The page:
WASHINGTON - The United States expelled Syria's top diplomat in Washington on Tuesday following what it described as the "despicable" massacre of more than 100 civilians in a Syrian town. The US continued to rule out military intervention, while France said military action was a possibility, but only if backed by the United Nations.
State Department spokeswoman Victoria Nuland said Syrian Charge d'Affaires Zuheir Jabbour had been given 72 hours to leave the country, part of a wave of expulsions of Syrian diplomats from Western capitals.
While the moves were symbolically important and aimed at increasing Syrian President Bashar Assad's isolation, the Obama administration continued to resist any US military intervention in Syria.
The killings in the village of Houla, some of which the UN peacekeeping chief on Tuesday said bore the hallmarks of pro-Assad militias, have increased pressure on Western government to halt more than a year of bloodshed in Syria.
On the diplomatic front, Australia, Canada, France, Germany, Italy, Spain and the United Kingdom took similar steps against Syrian diplomats in those countries in a coordinated move.
"We took this action in response to the massacre in the village of Houla - (the) absolutely indefensible, vile, despicable - massacre against innocent children, women, shot at point-blank range by regime thugs, the Shabiha," Nuland told reporters, referring to pro-government militia.
In a separate statement, Nuland described Friday's attack on the town of Houla as a "vicious assault involving tanks and artillery - weapons that only the regime possesses."
"There are also reports that many families were summarily executed in their homes by regime forces," Nuland said.
"We hold the Syrian government responsible for this slaughter of innocent lives," Nuland said, calling the Houla attack "the most unambiguous indictment to date" of Damascus' refusal to implement UN resolutions calling for a peaceful resolution to the conflict.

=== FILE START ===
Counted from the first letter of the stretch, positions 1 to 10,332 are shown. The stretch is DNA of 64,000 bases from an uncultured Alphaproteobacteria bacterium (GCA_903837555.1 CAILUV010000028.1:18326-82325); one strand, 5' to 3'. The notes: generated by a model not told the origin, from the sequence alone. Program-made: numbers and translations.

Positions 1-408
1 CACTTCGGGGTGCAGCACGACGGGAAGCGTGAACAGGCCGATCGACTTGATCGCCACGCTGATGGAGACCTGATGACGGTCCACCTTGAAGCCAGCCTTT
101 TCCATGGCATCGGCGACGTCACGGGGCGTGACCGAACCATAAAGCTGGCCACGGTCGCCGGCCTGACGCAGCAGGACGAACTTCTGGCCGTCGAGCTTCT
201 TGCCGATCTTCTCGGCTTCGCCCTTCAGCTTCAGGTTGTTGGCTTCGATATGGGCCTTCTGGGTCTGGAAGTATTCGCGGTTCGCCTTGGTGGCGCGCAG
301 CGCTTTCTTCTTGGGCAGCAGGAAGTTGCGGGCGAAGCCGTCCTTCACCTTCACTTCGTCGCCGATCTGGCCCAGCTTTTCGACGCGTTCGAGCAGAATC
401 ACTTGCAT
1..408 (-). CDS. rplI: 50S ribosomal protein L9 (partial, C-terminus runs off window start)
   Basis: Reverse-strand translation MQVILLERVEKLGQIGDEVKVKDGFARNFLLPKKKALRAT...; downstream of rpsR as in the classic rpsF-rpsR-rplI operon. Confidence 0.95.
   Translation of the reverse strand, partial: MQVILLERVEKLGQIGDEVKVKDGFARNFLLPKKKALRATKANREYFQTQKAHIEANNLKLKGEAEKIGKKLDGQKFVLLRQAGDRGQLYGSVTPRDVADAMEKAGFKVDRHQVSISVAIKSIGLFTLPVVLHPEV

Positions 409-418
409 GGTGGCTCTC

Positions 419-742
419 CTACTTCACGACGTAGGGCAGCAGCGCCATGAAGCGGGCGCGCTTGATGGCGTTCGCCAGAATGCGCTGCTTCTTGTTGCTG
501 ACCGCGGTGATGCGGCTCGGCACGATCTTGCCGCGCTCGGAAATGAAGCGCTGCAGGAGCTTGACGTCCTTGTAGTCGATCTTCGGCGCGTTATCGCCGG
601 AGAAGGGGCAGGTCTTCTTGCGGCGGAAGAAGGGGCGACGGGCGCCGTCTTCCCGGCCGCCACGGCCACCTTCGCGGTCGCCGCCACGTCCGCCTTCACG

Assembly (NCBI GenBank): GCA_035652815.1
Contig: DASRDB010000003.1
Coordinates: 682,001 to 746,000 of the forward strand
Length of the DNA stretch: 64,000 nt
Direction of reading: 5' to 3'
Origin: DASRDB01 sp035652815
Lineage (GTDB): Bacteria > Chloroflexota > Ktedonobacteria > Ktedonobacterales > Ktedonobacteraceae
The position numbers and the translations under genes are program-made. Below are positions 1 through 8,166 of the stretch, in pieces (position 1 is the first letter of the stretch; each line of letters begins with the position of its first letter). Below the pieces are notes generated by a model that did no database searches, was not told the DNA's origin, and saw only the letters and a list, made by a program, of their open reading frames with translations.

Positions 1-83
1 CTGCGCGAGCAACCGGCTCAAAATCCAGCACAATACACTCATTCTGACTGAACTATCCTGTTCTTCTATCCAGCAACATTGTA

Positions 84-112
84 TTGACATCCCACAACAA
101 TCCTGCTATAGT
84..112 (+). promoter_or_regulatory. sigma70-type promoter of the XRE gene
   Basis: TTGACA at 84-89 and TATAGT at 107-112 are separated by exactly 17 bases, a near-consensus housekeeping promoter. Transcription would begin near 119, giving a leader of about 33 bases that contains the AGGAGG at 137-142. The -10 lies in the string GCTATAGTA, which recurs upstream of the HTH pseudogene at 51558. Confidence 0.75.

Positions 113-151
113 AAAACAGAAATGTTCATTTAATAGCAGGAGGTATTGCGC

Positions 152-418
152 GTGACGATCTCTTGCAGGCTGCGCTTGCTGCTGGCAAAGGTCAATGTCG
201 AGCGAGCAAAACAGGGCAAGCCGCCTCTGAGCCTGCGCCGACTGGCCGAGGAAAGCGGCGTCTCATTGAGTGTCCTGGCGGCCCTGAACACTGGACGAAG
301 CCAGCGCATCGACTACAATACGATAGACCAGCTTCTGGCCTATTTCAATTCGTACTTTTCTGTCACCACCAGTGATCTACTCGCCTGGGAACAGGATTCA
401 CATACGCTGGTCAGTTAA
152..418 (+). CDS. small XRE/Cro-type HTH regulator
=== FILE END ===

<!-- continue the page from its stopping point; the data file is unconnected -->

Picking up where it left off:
Syrian officials have denied any army role in the massacre, one of the worst single incidents in the conflict.
The White House on Tuesday said again that it did not believe the time was right for military intervention in Syria, and rejected calls by Republican presidential candidate Mitt Romney for more direct steps to end Assad's rule.
"We do not believe that militarization, further militarization of the situation in Syria at this point is the right course of action. We believe that it would lead to greater chaos, greater carnage," White House spokesman Jay Carney said.
French President Francois Hollande said on Tuesday that military action could be possible but only if it was backed by a UN resolution.
The crisis in Syria is one of the first diplomatic tests for Hollande after predecessor Nicolas Sarkozy's high-profile role in last year's crises in Libya and Ivory Coast. Hollande will meet Putin in Paris on Friday.
"It is not possible to allow Bashar Assad's regime to massacre its own people," Hollande told France 2 television, referring to Syria's president.
"Military intervention is not excluded provided it is carried out under the auspices of international law, namely via a Security Council resolution."